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Twelve year field lab into the benefits of silvopasture launched

Twelve year field lab into the benefits of silvopasture launched

18 February 2021 Argoforestry

The new field lab, involving seven farms in Devon, will be the largest participatory research project to date looking at silvopasture – a practice of integrating trees and livestock. The farmers, who produce beef, sheep, venison and dairy, are expecting the trees to bring a range of benefits to their farming systems by enhancing the natural processes that underpin sustainable food production. Research to date suggests that soil health is expected to improve, with increased soil carbon, earthworms, fungi and other indicators of soil biology. It is also hoped to improve livestock health and welfare through providing shelter and additional nutrition, diversify farm income by providing extra crops of fruit, nuts and timber and boost the nutritional value of forage.


Farmers plant trees on their farms
Farmer Hen Curtis plant trees on her farm

Measuring the benefits of planting trees on farms

Agroforestry is recognised by researchers as contributing to a range of public goods such as carbon sequestration, increased biodiversity, water quality and flood mitigation. But robust multi-year research on working farms has yet to be accomplished – making this project a key milestone in convincing farmers and land manager across the UK to take up the innovative practice. The data will also help farmers who are already pursuing agroforestry to benefit from the upcoming changes to UK agricultural policy helping them to be rewarded for a suite of public goods which are yet to be fully measured.

How the farmer led trial is being set up

Three different planting designs are being trialled, tailored to the farm and the balance they wish to strike between open grazing and tree cover. The research, will see farmers plant a mix of twelve native tree and shrub species, including oak, downy birch, aspen, alder and willow. The trees are chosen for their ecological associations with the local landscape, but also for the nutritional and medicinal properties they can provide to livestock, and their ability to flourish in an open woodland environment.

This Innovative Farmers field lab is an exciting farmer-led collaboration across leading farming and research organisations. The Farming and Wildlife Advisory Group (FWAG South West) are coordinating the group and worked with The Woodland Trust and the farmers to develop silvopasture planting designs. FWAG South West will be monitoring biodiversity on the farms with Rothamsted Research North Wyke researching changes to soil biology, health, in particular soil carbon, and the Organic Research Centre (ORC) providing expertise in silvopasture design and research to optimise livestock health and welfare. The group was awarded a grant from Innovative Farmers, and farmers have received advice on scheme design including species selection and substantial support from The Woodland Trust which has provided all the trees and guards for the field lab. Alongside the practical on-farm trials, Rothamsted is replicating all three of the farms’ planting designs at North Wyke to take in-depth data within a more controlled environment.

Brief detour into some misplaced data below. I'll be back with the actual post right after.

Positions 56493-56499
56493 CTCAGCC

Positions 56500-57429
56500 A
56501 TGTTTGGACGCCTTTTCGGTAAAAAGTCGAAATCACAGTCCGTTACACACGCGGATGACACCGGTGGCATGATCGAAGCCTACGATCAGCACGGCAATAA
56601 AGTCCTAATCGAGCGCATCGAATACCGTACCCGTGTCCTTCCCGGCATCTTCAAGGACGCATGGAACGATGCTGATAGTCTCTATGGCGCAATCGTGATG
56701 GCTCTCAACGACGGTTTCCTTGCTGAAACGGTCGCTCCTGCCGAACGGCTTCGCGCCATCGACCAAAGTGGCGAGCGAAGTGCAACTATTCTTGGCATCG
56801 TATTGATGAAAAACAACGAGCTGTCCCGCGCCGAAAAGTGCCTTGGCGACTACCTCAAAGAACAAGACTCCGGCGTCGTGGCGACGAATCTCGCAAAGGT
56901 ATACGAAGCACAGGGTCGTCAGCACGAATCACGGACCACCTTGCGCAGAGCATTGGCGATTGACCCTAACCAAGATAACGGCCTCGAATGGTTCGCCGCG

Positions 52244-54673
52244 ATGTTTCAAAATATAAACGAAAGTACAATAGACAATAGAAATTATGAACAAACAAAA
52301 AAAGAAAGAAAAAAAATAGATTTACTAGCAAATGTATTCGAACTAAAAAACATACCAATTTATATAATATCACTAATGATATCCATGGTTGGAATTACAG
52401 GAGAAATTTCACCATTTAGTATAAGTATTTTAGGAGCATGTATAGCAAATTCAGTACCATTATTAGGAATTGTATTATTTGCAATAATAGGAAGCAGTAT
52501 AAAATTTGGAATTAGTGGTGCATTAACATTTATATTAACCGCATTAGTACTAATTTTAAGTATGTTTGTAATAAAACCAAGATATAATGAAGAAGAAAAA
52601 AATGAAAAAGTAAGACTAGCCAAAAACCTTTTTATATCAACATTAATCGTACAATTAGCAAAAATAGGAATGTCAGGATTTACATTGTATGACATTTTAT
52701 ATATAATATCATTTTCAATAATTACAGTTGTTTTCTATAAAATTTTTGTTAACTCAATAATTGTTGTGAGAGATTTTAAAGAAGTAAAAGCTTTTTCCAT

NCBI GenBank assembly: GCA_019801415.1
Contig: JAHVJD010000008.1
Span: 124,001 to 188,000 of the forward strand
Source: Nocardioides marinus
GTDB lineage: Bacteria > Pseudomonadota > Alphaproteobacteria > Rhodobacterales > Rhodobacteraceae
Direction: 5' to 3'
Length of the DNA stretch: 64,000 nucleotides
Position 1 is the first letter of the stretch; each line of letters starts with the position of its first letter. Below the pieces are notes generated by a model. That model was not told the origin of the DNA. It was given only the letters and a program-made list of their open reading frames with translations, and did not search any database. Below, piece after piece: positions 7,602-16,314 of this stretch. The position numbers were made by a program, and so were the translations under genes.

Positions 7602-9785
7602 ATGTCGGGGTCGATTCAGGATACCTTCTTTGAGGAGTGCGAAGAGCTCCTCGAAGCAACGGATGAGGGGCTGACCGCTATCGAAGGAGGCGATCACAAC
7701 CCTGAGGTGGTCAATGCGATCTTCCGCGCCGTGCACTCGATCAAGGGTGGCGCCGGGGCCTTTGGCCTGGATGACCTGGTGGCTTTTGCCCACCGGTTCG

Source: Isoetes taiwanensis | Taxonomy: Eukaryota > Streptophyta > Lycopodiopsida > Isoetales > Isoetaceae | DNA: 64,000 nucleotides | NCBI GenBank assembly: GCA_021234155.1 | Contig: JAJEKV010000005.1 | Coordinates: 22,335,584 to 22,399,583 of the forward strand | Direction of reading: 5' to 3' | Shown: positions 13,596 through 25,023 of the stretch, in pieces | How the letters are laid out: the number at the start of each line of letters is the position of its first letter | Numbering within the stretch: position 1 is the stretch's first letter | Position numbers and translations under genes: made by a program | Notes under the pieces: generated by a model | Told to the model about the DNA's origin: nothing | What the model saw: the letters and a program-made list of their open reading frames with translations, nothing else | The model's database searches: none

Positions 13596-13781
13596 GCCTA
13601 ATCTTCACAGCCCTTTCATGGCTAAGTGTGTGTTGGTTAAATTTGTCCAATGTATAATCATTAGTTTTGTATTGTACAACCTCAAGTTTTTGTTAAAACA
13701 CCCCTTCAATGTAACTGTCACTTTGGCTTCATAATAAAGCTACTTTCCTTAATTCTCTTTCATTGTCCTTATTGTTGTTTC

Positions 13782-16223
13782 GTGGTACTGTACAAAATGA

Baseline soil sampling by Rothamsted has already begun on the farms with tree planting commencing at the end of February supported by The Woodland Trust. FWAG will start the biodiversity monitoring in May alongside ORC’s livestock assessments.

Perspectives from the farmers

One of the farmers, Andy Gray who rears animals for a direct sales meat box company said:

“With big changes in agricultural policy ahead, farmers are now looking into the regenerative practices we can do on our farms to prepare our businesses to benefit from public money for public goods. For me, agroforestry is one of these changes. I'm incredibly keen to get agroforestry taken up by more farmers because of the environmental benefits it brings. The list of the benefits you can get are undeniable; soil health, water quality, shelter for animals. It also provides an extremely good marketing opportunity as it helps us show our customers that we are doing our bit.